Is anyone in control here?


1. How do I know God is in control?

One of the core claims of the Bible is that God is the creator of the world. The intricacies of creation demonstrate that our world has been put together with an amazing degree of detail and design; it is not just the product of random atomic interactions. And God continues to show his care and provision for this world. Our universe is sustained by a God who is good and who is working out his good plans and purposes.

Despite this, when we take a closer look, we quickly see that our world is broken. Sometimes it is very hard to see God’s good control of the world.
The Bible addresses this issue in the first book of the Bible, Genesis. In chapters 1 to 3, we read that God made humans to be in relationship with him—but sadly, humans decided to turn their backs on God and live for themselves. This brought God’s rightful judgement on the world, and is an explanation for the chaos we see around us in our lives and in our world. However, the definitive reason we know that God is in control is because of the person and work of Jesus. There is solid historical evidence that Jesus existed, that he lived and died and rose again from the dead. For Christians, this is a clear demonstration that God is still in control of this world, caring for it, and that he has not abandoned humanity to their life of sin. He constantly calls men and women back to himself. And he promises that one day, when Jesus returns to this world, it will be restored and transformed, with no more pain, tears or death.

2. How can God’s control be good for my life?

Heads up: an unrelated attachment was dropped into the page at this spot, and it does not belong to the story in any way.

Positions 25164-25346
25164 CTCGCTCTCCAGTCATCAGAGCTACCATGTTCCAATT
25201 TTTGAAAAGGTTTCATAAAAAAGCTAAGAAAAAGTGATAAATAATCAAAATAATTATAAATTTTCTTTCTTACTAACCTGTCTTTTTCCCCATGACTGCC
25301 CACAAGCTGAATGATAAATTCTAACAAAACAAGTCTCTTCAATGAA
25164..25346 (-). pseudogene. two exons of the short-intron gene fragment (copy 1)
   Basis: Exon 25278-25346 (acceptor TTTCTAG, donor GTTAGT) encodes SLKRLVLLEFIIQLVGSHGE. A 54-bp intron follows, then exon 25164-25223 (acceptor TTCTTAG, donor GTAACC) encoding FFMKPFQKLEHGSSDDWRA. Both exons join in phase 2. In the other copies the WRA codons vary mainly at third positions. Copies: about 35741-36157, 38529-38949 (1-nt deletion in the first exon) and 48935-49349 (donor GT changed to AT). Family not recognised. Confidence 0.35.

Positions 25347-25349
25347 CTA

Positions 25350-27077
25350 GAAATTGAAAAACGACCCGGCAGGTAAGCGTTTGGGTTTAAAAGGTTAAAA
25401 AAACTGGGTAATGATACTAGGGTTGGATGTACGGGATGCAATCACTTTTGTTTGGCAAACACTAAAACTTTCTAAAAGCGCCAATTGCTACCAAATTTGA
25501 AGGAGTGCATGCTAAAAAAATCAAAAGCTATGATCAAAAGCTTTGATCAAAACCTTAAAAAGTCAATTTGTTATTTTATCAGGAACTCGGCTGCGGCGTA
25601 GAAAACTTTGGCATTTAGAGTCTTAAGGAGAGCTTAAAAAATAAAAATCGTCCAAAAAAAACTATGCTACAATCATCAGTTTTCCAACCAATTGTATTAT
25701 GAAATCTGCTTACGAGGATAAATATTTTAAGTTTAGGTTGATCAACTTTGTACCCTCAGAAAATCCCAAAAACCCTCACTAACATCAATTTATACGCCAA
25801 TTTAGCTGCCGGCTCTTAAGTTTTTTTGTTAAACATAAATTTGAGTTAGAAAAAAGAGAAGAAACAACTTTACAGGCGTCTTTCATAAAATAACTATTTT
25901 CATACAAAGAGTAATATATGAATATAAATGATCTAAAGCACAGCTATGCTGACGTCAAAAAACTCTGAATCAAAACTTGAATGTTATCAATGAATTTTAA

Is God a mean and cruel dictator? Isn’t what he says restrictive and burdensome? Isn’t some of what God says hateful and dangerous? What about God’s control of COVID-19; how can that be good?!
Maybe these are some questions that you’ve had. They are good and important questions. A God who is mean and cruel would be a terrible God to believe in. But that is not the way the Bible portrays God.

The Bible constantly says that God is a God of love and faithfulness (Exodus 34:6-7). In Psalm 139, we learn that God knit us together in our mother’s womb, while Jesus says that God knows every hair on our head (Luke 12:7). God knows us intimately, which is both a great comfort but also a great challenge. He sees us at our best and at our worst. We can come to God just as we are, because he is the one who has created us. But even though we come to God just as we are, we must not expect that when we come we will be left unchanged. This is because God knows what is best for us, even when we actually think that his ways are bad ways. Because God is perfectly just, and his eyes are too pure to look upon evil, God is right to punish sin and evil. But God doesn’t dish out punishment willy-nilly. He does so in line with his perfect character. And if we are honest with ourselves, we know that we don’t measure up to his standards. In fact, we often don’t even measure up to our own standards!
But the wonderful news of the gospel is that instead of us being punished for our sin, Jesus takes our place and is punished, so that we can be forgiven and brought into God’s family. Part of the Christian life is acknowledging regularly that we fall out of line with God’s standards, then coming to Jesus to ask for forgiveness and to renew our trust in him. And, like a skilled surgeon cuts out a cancerous tumour in order to make the patient well, God sometimes removes things we love in order to show us that true satisfaction and joy can only be found in him.

The Bible is also realistic about the struggle for control that Christians have. In this world there will always be a struggle between what we desire and what God desires. (For more on the Bible’s very real acknowledgement of this struggle, have a read of Romans 7.) And so we need God’s help to live the way that he wants us to live. That is why God has given us the amazing gift of prayer. Prayer is the means of aligning our wills to God’s and reaffirming that we want to live under his control and care. What about God and COVID-19? Jesus tells this story: